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Asian Civilisations Museum's new exhibition features antiquities such as a set of mahjong table and chairs (above) from the early 20th century, and a Dancing Ganesha sandstone piece from the early 10th century.

Asian Civilisations Museum's new exhibition features antiquities such as a set of mahjong table and chairs from the early 20th century, and a Dancing Ganesha sandstone piece from the early 10th century (above).

Iskandar Jalil's latest works once again display his unerring sense of colour, balance and texture. Some 80 per cent of his pieces were snapped up on the first day.

Statement pieces

If you love objects and antiquities, here are two terrific shows to catch.
01/01/2021 - 05:50

Faith Beauty Love Hope

Asian Civilisations Museum

From now till Feb 28

IT'S been a difficult year for Kennie Ting, director of the Asian Civilisations Museum. Not only did he have to lead the top-tier institution through the Covid-19 pandemic, he also had to deal with a personal health crisis. In October, his doctor found that a main artery to his heart was blocked, forcing him to undergo a stent procedure a month later. But soon after the operation, he was back on his feet to open the museum's newest show Faith Beauty Love Hope - Our Stories, Your ACM.

Mr Ting, 42, says: "We wanted a show that acknowledges the fact that each and every one of us has gone through many personal challenges in 2020. We called this show Faith Beauty Love Hope because they are some of the things that keep us going and give us solace through these tough times."

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The museum had planned to mount a blockbuster Ming dynasty show in collaboration with Beijing's Palace Museum for its year-end bang. But Covid-19 forced the team to keep "postponing the show until it became clear to us that the show could not come until after 2020," says Mr Ting.

In its place, Faith Beauty Love Hope is a showcase of works selected by the museum staff, volunteers and supporters themselves. Everyone connected to the museum was asked to pick a personal favourite among the museum's pieces on display and in the vault, and state the reasons why they liked the piece. The curators then shortlisted around 60 of the best ones.

They include an exquisitely crafted Japanese chest from the 17th century, decorated with lacquer mixed with gold and silver dust, and inlaid with abalone shell. There is also a beautiful Dancing Ganesha sandstone work from the early 10th century, a stunning Chinese lacquered wood table screen from mid-18th century, and a set of mahjong tables and chairs from the early 20th century.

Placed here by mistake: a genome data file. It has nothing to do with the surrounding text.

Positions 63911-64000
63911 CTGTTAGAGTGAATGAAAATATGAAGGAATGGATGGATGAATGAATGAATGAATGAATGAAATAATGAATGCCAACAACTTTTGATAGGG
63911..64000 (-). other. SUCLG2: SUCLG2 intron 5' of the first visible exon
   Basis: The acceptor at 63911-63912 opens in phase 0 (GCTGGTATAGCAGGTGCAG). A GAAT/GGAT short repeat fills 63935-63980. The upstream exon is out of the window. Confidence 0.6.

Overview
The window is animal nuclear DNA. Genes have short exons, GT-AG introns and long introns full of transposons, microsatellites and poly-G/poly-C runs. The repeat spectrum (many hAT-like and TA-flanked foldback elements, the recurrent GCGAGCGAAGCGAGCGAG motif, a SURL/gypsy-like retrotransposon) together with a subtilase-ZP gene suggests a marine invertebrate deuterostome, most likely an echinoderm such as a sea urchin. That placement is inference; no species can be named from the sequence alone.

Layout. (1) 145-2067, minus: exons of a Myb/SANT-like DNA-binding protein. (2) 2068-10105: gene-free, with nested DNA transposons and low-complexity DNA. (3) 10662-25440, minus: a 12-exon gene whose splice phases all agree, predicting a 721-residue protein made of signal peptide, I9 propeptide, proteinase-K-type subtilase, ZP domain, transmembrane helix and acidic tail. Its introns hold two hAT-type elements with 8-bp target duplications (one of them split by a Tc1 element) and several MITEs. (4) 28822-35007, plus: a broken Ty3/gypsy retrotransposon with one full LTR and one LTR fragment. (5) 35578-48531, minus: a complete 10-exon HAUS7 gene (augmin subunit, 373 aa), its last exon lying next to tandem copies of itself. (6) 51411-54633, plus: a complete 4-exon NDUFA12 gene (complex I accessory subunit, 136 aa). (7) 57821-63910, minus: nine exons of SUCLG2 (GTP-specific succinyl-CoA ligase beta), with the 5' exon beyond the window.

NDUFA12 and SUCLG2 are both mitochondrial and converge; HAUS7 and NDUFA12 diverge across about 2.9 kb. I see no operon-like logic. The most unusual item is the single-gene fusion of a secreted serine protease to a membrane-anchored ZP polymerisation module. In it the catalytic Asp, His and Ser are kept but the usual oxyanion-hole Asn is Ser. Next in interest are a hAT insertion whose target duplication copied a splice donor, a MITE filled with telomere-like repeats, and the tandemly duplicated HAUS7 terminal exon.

The pieces range from the lavish and ornate to the ostensibly simple. But all were "picked by the professionals and volunteers who work in or with the museum, who felt that these pieces resonated with them (in relation to) what they went through in the course of 2020," says Mr Ting.

Besides the main exhibition, there are two smaller exhibitions focused on the collection of Dr Yuan Shao Liang and the contemporary art of Dawn Ng.


By Iskandar Jalil

ION Art Gallery

From now till Jan 3

The latest exhibition by master potter Iskandar Jalil opened on - of all days - Christmas Day. But despite it being a holiday, dozens of ardent collectors arrived as early as 10.30am to view the new works. And, by 3pm, about 80 per cent of the pieces - priced anywhere between S$400 for a cup and S$100,00 for a wall sculpture - were sold.

Now that he is nearly 81 (his birthday is on Jan 5), Iskandar's art has become more elegant and refined than ever. Though he continues to explore certain abiding themes and aesthetics, every new iteration of those concepts brings a new perspective.

Syed Muhd Hafiz, who curated the show for organisers Tembusu Art Gallery, says: "He tends to revisit many of his earlier ideas, such as the sculptural pieces inspired by tongkangs (boats) or kampongs (villages) he's lived in. But there's always a twist, a slant, a dash of the unexpected, to make the old concepts fresh again."

The pandemic hasn't slowed the octogenarian. He visits his studio almost every day in Temasek Polytechnic, where he used to teach, and works on his pieces from morning to late afternoon. Partly trained in Japan, the potter typically produces more than 50 works a year, some of which weigh over 10kg - hefty for the thin-framed cancer survivor; he works on them slowly.

Among his new pieces are several stoneware pots, teapots and vessels, topped with beautiful pieces of driftwood. Some feature stylised Jawi calligraphy to augment their beauty. But many catch the eye by their striking blend of colours (deep greens, fiery oranges, earthy reds) and stucco-like texture. Even though 95 per cent of the pieces are now sold, the show continues to attract visitors daily.

Mr Hafiz says: "I've met some collectors who say they have been following his practice since the 1970s. He has a diehard fanbase that shows up on the first day of all his shows . . . Over the years, both as an artist and educator, he's really been able to reach out to almost all spectrums of Singapore society."